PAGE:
Good Examples, So So Execution The book's thesis is that the historical pattern of our society of swinging between the extremes of Hobbe's "rule of law" Leviathan and Adam Smith's laissez fair The Invisible Hand of economic maximization doesn't work in the long term. Appealing to the open source model used in the computer industry he uses the Linux symbol of Tux the Penguin to advocate for a third way, that of encouraging social mechanisms in the market that allow favour cooperation over coercion Good Examples, So So Execution The book's thesis is that the historical pattern of our society of swinging between the extremes of Hobbe's "rule of law" Leviathan and Adam Smith's laissez fair The Invisible Hand of economic maximization doesn't work in the long term. Appealing to the open source model used in the computer industry he uses the Linux symbol of Tux the Penguin to advocate for a third way, that of encouraging social mechanisms in the market that allow favour cooperation over coercion and control. Much of the illustrative material involves simulations including the well known "Prisoners Dilemna" where participants are give a choice of either cooperating or selling out for different levels of reward, and variations on the "Community Game" where participants are given a sum of money and a set of rules for keeping and distributing money in order to test the level of their generousity. What researchers found was that the framing of the activity had a great deal to do with the outcome. Individuals who either met with or were shown pictures and given backgrounds to the other person or persons in their group had greater empathy and were more likely to share than less. Similarly when an individual was told that they could be punished (monetarily) for not sharing, but were assured that under no circumstances would that occur, the tendency was to share more than in situations where this was not made clear. Reframing the "Community Game" as the "Wall Street Game" encouraged a more selfish mode of behaviour. Benqler also invokes anecdotes from real world behaviour, citing the skunk works emergence of Zongshen Motorcycles out of a group of parts suppliers who cooperatively banded together in economic self defence against government run production facilities and GM's highly productive NUMMI plant in California, handed over to Toyota to manage using kaizan principles. Anti-smoking campaigns framed as the danger of second hand smoke appealed to our altruistic side and worked better than those that weighed in on the personal risk. Wikipedia, Facebook and other Web 2.0 media are based on our willingness to share and all for social not monetary benefits. And the success of Barack Obama's 2008 election campaign was largely based on empowering the grass roots organizations to contribute, innovate and share. According to the author research across the board shows that 70% of the population are willing to share to some degree and 30% will tend towards selfishness and this appears to be a constant over time and different cultures. Benqler argues that properly structured incentivism and volunteerism can co-exist. One of the findings is that the biggest aid to helpful behaviour is the lowering the cost of sharing. The other is establishing a community of practice where the contributors feel valued and not exploited. On the downside the book lacks footnotes or a bibliography for referencing the original material on which the studies are based, so I'm not entirely convinced of the conclusions, esp the constancy of the 70/30 rule. Secondly, altruistic behaviour is nothing new - in fact it's the norm within families and many social groups. Benqler is also weak regarding arguments for contrary points of view. He pits the penguin against the extremes of Thomas Hobbes and Adam Smith, which I agree are unhealthy, however I'd argue that Tux merely represents a third extreme, albeit it's one that I like and as an avocate for quality improvement and learning organizations one that I've tried to encourage. A vibrant society is one that keeps changing its POV. Lastly I'm disappointed that the author missed the seminal and well cited work The Evolution of Cooperation (1984). IMV Axelrod's research would be extremely supportive of Benqler's conclusion with the exception that Axelrod found that a purely cooperative approach is highly vulnerable to groups who favour a strategy of selfishness, and a policy of trust but verify is indicated. In the long run the strategy of "Tit for Tat" or "Tit for 2 Tats" appears to be more effective that pure cooperation. I would add, nor are the motives of non-selfish individuals necessarily for the good - China has used social media to publish images of protestors asking that they be identified anonymously on the web - essentially crowd-sourcing surveillance. As a long term advocate for improving product quality I've always believed in of encouraging, partnerships, assisting others and information sharing between departments, supply chains, customers and even in certain areas with competitors - pure competition is rare IMHO and one can always find common interests if one looks for them. People need to feel appreciated, but also obligated out of a sense of what's right to volunteer to fill where needed independent of external rewards, so I did enjoy the book. . Overall it's a quick read (the typesetting is double spaced) and the examples are good fodder for motivating groups, in the workplace, the schoolroom and in society at large.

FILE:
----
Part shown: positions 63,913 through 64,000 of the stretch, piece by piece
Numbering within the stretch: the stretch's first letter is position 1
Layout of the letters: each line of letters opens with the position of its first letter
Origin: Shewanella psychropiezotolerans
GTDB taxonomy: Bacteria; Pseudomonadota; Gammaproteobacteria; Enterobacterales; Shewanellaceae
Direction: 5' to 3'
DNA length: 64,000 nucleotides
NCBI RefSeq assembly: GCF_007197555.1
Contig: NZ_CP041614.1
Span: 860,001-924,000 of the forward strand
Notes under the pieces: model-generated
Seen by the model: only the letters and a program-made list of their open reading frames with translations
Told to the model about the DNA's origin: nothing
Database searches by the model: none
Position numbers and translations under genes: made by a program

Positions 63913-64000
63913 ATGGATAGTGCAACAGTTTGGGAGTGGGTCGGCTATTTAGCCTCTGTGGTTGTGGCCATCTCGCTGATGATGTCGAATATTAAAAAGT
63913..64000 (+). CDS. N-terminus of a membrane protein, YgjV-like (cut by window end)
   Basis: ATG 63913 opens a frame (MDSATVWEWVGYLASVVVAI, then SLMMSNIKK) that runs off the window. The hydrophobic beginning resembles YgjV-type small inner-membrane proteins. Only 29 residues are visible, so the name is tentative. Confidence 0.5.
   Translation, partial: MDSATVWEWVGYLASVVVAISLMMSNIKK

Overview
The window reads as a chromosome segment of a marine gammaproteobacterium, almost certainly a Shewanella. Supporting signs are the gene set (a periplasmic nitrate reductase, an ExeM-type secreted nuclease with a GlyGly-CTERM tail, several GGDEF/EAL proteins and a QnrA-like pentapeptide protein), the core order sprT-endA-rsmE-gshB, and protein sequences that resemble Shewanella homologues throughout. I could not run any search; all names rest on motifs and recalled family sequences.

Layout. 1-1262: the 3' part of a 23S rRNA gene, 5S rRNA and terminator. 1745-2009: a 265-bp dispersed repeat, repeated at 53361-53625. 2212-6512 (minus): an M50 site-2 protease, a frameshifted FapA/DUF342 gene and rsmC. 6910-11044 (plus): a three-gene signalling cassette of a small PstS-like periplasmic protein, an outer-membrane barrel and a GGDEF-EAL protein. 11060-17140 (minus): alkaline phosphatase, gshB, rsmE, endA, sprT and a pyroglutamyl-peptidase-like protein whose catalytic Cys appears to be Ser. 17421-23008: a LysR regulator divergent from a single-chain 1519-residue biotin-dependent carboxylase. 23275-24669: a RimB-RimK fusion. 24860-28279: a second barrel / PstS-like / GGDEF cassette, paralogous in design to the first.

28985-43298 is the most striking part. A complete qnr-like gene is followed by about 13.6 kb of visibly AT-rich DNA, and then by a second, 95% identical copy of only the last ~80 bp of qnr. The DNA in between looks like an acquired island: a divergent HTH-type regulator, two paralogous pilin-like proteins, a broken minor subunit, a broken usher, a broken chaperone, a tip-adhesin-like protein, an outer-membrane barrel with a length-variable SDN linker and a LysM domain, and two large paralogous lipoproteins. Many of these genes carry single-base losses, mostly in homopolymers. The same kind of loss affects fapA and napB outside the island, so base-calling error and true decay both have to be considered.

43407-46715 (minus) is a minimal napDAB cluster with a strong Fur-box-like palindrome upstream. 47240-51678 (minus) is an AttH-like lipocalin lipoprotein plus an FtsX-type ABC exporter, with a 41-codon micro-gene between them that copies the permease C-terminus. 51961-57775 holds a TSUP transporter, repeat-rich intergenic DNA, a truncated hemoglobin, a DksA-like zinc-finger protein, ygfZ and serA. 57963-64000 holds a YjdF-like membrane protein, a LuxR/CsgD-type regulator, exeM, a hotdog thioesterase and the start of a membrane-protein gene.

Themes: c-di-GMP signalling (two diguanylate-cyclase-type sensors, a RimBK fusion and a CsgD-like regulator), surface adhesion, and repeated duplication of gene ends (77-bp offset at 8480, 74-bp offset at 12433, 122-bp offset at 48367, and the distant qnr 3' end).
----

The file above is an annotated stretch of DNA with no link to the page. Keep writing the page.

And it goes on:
8. 4 out of 5